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Pelvic congestion syndrome

Women with pelvic congestion syndrome are typically less than 45 years old and in their child bearing years.
Ovarian veins increase in size related to previous pregnancies. Pelvic congestion syndrome is unusual in women who have not been pregnant.
Chronic pelvic pain accounts for 15% of outpatient gynecologic visits.
Studies show 30% of patients with chronic pelvic pain have pelvic congestion syndrome (PCS) as a sole cause of their pain and an additional 15% have PCS along with another pelvic pathology.




The chronic pain that is associated with this disease is usually dull and aching. The pain is usually felt in the lower abdomen and lower back. The pain often increases during the following times:

  • Following intercourse.
  • Menstrual periods.
  • When tired or when standing (worse at end of day).
  • Pregnancy.


Other symptoms include:

  • Irritable bladder.
  • Abnormal menstrual bleeding.
  • Vaginal discharge.
  • Varicose veins on vulva, buttocks or thigh.



Once a diagnosis is made, if the patient is symptomatic, an embolization should be done. Embolization is a minimally invasive procedure performed by interventional radiologists using imaging for guidance. During the outpatient procedure, the interventional radiologist inserts a thin catheter, about the size of a strand of spaghetti, into the femoral vein in the groin and guides it to the affected vein using X-ray guidance. To seal the faulty, enlarged vein and relieve painful pressure, an interventional radiologist inserts tiny coils often with a sclerosing agent (the same type of material used to treat varicose veins) to close the vein. After treatment, patients can return to normal activities immediately.



Fallopian tube blockage

The most common cause of female infertility is a blockage of the fallopian tube through which eggs pass from the ovary to the uterus. Occasionally, these tubes become plugged or narrowed, preventing successful pregnancy.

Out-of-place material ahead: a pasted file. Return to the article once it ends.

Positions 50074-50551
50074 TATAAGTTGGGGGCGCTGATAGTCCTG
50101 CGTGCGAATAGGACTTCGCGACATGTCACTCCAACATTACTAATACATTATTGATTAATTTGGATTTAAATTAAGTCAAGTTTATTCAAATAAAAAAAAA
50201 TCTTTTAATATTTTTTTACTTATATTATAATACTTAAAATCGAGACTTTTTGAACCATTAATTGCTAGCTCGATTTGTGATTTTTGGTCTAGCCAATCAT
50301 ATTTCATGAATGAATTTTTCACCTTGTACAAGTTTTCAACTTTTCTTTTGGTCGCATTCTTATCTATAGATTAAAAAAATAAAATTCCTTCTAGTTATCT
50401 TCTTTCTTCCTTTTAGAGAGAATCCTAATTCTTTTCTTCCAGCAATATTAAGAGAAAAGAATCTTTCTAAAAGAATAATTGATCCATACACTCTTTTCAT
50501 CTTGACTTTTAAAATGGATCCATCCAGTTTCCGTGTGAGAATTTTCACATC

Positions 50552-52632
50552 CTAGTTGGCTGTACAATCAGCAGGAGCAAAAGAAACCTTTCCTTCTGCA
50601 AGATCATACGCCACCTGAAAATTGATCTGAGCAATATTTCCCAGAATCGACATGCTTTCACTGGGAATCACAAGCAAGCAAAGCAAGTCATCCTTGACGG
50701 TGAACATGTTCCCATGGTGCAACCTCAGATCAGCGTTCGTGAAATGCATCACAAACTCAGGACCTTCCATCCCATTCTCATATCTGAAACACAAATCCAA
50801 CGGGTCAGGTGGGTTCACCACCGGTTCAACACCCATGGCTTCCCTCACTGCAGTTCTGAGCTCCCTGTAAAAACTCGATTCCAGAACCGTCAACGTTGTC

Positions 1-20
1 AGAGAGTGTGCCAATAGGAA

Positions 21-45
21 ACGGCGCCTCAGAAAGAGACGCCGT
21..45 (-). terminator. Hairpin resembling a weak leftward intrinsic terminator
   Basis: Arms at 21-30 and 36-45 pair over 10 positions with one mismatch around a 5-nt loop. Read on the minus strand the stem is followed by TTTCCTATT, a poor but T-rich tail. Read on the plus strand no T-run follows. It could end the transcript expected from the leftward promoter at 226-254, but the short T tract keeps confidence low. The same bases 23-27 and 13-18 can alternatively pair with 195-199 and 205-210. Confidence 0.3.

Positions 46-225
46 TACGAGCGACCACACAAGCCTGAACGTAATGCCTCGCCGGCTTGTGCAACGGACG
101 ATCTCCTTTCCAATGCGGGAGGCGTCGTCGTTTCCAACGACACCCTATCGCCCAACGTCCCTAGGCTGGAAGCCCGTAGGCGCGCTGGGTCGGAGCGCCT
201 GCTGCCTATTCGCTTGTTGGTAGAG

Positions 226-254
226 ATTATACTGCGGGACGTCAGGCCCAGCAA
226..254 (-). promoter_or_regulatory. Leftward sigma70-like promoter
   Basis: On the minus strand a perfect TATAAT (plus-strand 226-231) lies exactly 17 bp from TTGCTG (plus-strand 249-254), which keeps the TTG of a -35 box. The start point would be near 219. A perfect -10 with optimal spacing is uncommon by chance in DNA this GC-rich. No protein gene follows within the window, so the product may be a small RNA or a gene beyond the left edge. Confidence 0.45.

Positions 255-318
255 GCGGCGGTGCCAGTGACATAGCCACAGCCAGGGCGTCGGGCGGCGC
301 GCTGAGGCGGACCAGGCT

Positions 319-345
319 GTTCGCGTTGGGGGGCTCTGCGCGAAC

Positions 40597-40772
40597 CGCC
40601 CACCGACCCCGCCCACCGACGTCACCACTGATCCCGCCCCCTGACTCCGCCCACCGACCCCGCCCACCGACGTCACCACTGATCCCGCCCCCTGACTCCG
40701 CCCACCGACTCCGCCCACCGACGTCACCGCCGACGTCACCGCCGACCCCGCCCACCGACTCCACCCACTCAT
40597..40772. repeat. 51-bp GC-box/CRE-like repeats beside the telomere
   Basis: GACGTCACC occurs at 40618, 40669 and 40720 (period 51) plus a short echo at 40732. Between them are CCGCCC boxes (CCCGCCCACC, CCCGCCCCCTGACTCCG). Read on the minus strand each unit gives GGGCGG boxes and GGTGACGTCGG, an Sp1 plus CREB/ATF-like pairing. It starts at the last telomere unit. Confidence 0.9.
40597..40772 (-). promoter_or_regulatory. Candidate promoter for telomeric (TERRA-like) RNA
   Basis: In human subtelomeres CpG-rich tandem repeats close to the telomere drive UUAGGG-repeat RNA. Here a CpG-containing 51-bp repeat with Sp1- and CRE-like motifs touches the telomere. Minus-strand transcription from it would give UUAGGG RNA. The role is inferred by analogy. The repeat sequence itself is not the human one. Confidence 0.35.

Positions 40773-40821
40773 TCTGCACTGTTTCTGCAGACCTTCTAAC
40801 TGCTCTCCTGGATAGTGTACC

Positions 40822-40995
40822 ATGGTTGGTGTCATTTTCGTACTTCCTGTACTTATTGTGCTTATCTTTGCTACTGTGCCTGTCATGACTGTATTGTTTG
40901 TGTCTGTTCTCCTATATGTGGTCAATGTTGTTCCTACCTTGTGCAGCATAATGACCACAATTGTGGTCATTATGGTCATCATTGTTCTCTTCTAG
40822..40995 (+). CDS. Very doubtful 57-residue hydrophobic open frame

Interventional radiologists can diagnose and treat a blockage in the fallopian tubes with a nonsurgical procedure known as selective salpingography. In the procedure, which does not require an incision, a catheter is placed into the uterus. A contrast agent, or dye, is injected through the catheter, and an X-ray image of the uterine cavity is obtained. When a blockage of the fallopian tube is identified, another catheter is threaded into the fallopian tube to open the blockage.


Venous access

People with certain diseases or medical conditions sometimes require that tubes be placed into the central veins so that they can receive medications or nutrients directly into the blood stream, or so blood can be drawn. Once, surgery was required to insert these tubes, but today these procedures can be done without surgery by an interventional radiologist
Interventional radiologist can insert many kind of venous central lines according to the patient medical needs include.

.Hickman line for chemotherapy aim.
Permacath line for Dialysis access or plasma pheresis.
Picc line for antibiotics, TPN, chemotherapy.



Bile Duct Obstruction

In some patients, such as those with liver cancer or individuals who have had an injury to the liver, the bile ducts become blocked and bile cannot drain from the liver. The interventional radiologist places a catheter through the skin and into the bile ducts to drain the bile. In some cases, a small metal cylinder, called a stent, is placed in the liver to hold the blocked area open. A catheter may also be placed to drain bile in patients who have a hole in the bile ducts or as preparation for surgery on the bile ducts.



Urinary tract interventions

Interventional radiology can perform many procedures related to the urinary tract includes:

  • Nephrostomy tube insertion (tube placed in the kidney pelvic to drain out the urine in hydronephrosis cases).
    Nephrouretrostomy catheter placement for ureteric structure cases.
    Ureteric balloon dilatation.
    PCNL (stone extraction access creation).
    All mention kind of procedures done without surgical incision or even need for general anesthesia.

Vascular anomalies treatment

One of the major challenge human diseases to treat is the vascular anomalies, interventional radiology field have great achievement in treating such medical problem with minimal invasive interventions through the sclerotherapy procedures.
Interventional radiologist can inject the affected vessel (under ultrasound and fluoroscopy guidance) using scelosing drugs several sections.

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